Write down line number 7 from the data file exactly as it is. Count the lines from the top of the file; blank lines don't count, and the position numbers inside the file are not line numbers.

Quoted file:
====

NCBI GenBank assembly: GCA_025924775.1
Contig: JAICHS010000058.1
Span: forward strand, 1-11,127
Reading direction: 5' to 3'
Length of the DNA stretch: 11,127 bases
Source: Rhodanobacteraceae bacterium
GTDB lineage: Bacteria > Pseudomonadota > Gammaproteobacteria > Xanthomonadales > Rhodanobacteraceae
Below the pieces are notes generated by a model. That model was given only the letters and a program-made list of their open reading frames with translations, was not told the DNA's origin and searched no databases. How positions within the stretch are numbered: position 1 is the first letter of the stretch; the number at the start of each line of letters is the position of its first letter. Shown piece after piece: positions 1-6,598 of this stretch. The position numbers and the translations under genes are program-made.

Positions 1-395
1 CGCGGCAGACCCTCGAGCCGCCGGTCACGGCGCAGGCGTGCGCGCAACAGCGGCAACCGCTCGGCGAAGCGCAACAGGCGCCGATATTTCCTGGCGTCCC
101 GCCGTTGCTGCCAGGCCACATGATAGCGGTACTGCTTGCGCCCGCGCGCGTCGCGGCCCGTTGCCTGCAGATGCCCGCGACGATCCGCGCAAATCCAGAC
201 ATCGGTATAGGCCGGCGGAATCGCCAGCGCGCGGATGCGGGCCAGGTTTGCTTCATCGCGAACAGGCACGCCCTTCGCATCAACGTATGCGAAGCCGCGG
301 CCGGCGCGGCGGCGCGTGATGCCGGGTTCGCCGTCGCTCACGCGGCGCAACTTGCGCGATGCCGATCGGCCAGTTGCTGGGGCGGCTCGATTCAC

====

GTDB lineage: Bacteria > Pseudomonadota > Gammaproteobacteria > Xanthomonadales > Rhodanobacteraceae